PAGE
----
The quality of your sleep is defined by the balance or imbalance in your doshic constitution (Ayurvedic constitution: if you would like to check your constitution go to FreeStuff tab above). Are you a light sleeper or a heavy sleeper? Your sleep pattern can explain a lot about what’s going on in your body and mind. This depends on your mental temperament, and your lifestyle as well.
A healthy mind-body, that is set in rhythm to nature, will sleep easily after the sun has set, around 10pm. And sleep soundly through till around 6am or when the sun rises. That’s how the animal kingdom is tuned into nature, and that is how it should be for humans as well.
The sleep quality between 10pm to 12am is most nourishing for the brain, while sleep between 12-2am nourishes the body with prana. If you miss the sleep between 10pm to 12am, then the body takes a full week to make up those two hours of restorative sleep. Between 2-4am the body is completed relaxed and energized. Between 4-6am the body is full of optimism and happiness. Waking up at this time puts you in a good mood, and is the best time for meditation, prayer and yoga.
Unfortunately modern life has thrown this rhythm awry with the invention of artificial light in the 19th century. But in the 21st century, it has been badly mauled with television, 24/7 internet, and now the greatest intrusion into our lives, the unstoppable smart phone. We can neither sense nor obey the signals to sleep sent by the body.
After a lifetime of ignoring the signals, the sleep mechanism is broken down by our dysfunctional habits.
That is one issue. The others are varied, including stress and late-night dinners—with these, the body cannot relax, or has to digest food instead of relaxing into a state of deep rest. When we are young and healthy, the body is more resilient and it is easier to go back to rhythmic sleep with a little correction. As we age, the resilience is gradually lost. So now the body cannot sleep, or sleeps and then wakes up, and keeps tossing and turning.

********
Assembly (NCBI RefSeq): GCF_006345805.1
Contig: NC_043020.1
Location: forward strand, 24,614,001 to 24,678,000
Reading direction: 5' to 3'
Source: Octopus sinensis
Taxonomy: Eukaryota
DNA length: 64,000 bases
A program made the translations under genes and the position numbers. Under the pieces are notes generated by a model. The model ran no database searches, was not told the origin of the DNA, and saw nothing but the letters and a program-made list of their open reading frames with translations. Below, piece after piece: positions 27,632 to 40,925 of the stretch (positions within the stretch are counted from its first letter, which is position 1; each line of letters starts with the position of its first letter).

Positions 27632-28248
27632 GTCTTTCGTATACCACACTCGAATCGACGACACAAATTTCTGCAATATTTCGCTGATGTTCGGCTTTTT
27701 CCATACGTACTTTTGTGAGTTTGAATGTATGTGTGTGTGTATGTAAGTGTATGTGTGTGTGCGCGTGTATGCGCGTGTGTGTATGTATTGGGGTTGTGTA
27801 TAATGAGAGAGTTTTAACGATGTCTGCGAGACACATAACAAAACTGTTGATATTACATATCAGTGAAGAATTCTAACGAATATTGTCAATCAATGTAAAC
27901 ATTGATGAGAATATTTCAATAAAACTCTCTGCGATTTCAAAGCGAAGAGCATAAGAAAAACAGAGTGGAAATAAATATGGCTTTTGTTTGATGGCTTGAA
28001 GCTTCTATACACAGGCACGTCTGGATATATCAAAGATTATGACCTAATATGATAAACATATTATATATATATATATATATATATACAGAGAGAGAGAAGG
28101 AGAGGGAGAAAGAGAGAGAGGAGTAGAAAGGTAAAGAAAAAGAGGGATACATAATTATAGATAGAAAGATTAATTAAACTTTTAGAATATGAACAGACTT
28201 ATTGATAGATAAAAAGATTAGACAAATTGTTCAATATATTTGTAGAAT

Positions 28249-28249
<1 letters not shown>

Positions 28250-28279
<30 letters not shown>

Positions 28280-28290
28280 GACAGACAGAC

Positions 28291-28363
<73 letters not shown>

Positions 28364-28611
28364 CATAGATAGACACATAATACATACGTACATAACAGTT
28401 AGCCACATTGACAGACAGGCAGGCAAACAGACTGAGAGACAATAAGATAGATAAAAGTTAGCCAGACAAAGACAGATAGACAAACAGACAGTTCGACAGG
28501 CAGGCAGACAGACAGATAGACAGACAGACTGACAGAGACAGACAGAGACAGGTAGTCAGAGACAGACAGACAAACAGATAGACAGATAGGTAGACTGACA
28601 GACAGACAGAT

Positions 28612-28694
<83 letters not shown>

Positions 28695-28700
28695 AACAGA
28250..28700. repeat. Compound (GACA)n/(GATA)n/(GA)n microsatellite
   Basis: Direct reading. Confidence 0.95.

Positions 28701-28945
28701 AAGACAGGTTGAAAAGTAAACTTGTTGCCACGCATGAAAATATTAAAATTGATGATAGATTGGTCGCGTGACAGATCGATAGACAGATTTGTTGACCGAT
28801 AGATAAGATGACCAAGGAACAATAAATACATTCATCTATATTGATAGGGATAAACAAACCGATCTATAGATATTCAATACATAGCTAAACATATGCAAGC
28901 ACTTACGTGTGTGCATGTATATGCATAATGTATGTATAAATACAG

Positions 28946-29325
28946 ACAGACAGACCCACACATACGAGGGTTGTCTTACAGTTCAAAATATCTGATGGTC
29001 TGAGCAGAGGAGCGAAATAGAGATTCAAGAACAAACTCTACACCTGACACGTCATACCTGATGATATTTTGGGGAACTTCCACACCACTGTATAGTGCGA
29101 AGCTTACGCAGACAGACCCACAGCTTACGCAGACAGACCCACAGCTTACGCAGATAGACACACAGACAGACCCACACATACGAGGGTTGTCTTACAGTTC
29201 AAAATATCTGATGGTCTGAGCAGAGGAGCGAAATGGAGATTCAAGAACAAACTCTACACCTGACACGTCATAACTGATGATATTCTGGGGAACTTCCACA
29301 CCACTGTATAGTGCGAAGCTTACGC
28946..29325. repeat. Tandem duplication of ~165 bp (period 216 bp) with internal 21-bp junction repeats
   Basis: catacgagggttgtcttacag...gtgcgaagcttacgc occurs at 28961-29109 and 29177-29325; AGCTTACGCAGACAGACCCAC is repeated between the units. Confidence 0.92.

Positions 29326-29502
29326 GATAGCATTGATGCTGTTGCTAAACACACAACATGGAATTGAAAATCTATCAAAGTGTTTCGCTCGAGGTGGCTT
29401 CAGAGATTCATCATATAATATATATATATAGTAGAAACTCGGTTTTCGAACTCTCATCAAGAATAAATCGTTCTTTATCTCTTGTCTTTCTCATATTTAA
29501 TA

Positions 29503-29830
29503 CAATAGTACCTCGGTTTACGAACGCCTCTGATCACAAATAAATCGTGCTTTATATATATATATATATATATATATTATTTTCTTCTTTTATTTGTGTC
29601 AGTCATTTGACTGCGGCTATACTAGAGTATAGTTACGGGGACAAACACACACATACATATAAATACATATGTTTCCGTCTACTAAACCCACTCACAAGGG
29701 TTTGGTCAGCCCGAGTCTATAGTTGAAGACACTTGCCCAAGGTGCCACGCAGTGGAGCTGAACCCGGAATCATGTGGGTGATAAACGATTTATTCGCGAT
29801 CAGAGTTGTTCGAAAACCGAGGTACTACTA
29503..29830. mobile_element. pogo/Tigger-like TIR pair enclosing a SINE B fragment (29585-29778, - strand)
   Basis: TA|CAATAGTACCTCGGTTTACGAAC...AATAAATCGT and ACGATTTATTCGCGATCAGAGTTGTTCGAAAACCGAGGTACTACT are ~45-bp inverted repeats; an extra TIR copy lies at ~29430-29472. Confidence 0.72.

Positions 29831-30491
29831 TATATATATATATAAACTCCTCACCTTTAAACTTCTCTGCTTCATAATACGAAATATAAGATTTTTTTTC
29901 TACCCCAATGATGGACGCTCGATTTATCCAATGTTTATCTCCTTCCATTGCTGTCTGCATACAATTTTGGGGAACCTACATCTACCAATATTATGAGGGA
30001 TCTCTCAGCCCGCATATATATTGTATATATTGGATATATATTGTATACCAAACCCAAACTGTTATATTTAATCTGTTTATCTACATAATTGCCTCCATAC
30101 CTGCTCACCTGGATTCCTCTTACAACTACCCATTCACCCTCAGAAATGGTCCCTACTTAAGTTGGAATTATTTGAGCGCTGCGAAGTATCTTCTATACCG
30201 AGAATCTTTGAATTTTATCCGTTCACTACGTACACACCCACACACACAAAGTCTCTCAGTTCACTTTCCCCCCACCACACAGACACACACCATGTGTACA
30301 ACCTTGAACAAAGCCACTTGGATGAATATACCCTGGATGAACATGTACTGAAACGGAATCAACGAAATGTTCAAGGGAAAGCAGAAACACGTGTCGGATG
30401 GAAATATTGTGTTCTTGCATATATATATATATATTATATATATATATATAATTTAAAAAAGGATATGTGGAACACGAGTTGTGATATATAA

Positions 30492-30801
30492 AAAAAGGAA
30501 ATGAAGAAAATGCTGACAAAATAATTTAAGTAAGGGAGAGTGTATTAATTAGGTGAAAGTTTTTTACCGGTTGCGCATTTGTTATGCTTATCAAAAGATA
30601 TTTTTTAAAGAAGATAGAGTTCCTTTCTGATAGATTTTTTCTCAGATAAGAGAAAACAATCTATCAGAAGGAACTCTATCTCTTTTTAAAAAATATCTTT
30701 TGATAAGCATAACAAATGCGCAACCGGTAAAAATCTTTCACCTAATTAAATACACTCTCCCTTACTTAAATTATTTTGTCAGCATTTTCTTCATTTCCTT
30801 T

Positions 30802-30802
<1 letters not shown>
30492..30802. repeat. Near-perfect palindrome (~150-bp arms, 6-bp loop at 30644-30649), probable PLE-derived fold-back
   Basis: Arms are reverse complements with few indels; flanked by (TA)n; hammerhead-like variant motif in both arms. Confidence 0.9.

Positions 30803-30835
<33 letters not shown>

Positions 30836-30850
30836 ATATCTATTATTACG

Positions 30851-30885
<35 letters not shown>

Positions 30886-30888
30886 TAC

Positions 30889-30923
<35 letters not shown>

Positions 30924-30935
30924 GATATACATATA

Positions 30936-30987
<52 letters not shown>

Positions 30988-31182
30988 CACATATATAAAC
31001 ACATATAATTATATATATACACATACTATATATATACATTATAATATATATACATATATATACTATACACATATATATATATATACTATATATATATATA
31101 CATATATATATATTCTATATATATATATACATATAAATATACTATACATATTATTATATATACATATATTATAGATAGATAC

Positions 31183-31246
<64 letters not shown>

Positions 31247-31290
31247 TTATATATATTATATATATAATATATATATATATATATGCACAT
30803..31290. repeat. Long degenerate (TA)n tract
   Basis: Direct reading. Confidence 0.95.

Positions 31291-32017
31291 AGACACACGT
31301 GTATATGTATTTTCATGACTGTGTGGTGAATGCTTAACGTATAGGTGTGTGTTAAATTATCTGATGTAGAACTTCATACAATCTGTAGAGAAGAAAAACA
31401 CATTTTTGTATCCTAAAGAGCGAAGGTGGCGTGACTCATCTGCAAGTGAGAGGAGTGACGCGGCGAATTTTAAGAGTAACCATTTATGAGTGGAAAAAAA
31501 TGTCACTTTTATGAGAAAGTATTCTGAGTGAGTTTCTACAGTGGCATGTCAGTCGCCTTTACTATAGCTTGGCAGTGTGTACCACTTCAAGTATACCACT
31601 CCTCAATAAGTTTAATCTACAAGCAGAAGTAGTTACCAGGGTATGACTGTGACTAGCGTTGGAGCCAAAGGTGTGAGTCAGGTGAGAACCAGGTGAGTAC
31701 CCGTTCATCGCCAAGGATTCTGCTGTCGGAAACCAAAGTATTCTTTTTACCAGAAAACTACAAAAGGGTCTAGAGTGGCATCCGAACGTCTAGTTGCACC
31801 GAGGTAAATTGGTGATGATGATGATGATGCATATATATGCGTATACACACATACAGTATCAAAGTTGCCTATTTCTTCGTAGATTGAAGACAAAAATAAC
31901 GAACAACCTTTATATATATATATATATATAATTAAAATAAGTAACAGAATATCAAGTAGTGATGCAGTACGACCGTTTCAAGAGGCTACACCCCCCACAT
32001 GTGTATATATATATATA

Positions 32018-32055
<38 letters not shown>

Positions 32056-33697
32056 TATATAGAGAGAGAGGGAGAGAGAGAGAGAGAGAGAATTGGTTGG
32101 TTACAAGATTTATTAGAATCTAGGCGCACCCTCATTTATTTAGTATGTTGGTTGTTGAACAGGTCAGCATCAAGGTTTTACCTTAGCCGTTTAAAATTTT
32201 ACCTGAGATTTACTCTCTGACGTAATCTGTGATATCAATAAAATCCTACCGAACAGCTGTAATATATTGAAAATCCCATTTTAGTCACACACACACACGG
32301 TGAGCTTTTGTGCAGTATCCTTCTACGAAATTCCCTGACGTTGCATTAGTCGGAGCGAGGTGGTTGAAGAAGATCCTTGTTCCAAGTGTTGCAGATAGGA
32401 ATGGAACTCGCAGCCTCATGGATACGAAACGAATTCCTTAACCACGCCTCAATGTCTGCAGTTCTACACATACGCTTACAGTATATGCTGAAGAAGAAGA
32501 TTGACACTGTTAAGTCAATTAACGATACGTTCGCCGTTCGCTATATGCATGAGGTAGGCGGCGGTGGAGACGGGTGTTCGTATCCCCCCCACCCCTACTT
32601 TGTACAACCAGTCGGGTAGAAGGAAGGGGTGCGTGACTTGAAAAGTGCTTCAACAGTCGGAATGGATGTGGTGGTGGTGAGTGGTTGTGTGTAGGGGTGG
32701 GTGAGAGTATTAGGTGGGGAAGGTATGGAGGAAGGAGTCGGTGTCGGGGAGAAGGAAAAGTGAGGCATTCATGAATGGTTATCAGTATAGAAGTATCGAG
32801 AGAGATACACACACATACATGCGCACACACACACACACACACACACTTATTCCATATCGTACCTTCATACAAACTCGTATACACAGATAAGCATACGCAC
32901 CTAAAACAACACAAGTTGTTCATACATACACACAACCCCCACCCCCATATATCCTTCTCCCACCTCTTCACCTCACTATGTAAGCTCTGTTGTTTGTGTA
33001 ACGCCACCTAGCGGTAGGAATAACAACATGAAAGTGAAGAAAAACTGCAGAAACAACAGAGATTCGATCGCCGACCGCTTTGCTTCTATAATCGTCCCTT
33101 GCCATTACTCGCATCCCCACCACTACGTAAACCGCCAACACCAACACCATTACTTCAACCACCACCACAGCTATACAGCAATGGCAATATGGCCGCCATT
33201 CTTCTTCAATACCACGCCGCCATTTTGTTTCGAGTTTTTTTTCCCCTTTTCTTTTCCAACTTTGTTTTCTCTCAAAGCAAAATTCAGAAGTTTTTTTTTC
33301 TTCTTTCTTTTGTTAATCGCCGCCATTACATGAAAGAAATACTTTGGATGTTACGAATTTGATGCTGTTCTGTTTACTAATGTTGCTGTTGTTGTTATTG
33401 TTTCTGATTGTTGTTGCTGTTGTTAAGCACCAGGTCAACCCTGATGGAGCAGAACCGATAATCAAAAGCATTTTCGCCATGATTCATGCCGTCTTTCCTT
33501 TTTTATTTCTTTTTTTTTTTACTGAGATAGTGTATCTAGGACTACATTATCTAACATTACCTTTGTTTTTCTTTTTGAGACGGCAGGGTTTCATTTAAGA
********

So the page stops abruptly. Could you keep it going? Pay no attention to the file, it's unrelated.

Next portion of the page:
And now to this mix, we add dysfunctional doshic imbalances that can affect the quality of your sleep. Dr. Allison Siebern, associate director of the Insomnia & Behavioral Sleep Medicine Program at Stanford University, has found a genetic link to sleep patterns—night owls and morning larks. Owls, Ayurvedically speaking, are imbalanced in vata, succumbing to being overly mentally stimulated. And morning larks are balanced and grounded with vata. Nonetheless, all constitutions can work together with nature’s rhythms.
If your vata is aggravated, then you may find it difficult to fall asleep, or your sleep is broken during the second half of the night—in which the sleep is shallower and most of the dream time occurs. This means a light sleeper can be easily disturbed. And if you have already aggravated your vata by an irregular lifestyle, then your sleep will become broken, easily disturbed, and unrefreshing.
The vata constitution, which is the most delicate constitution, is most in need of a deep, sound sleep to counter the excessive vata tendencies. It is important for people with this constitution to settle an hour or two before bedtime, and to remove all possible stimulation. Overthinking should be replaced with meditation or soothing mantras to calm the mind.
People with a pitta constitution, those who are more driven and goal-oriented, are mostly moderate sleepers—settling in the middle between the light vata sleeper and the heavy kapha sleeper.
However, if your pitta is aggravated, or you have excessive inner emotional turbulence, then you would likely get up around 3 a.m. One of the reasons could also be that you are feeling hot, meaning the pitta energy is acting up. Make sure your room is cool, and you are not stimulating yourself with overly spicy food.
The kapha constitution is the heaviest and most sturdy of the types. If your kapha is aggravated, you probably sleep long and deeply. For a kapha constitution, that is not good—it simply aggravates your kapha tendencies. You feel groggy and grumpy when you get up after oversleeping.
Those with a kapha dosha will also have a great urge to take afternoon naps. Kaphas need the least amount of sleep. Getting up just before the rising sun will support you in feeling uplifted all day.
A study on doshas and sleep patterns concluded that higher vata scores predicted less restful sleep, while higher kapha scores are associated with more afternoon naps.
The key to good sleep is to understand your prakriti or original doshic constitution and to support it in a state of balance.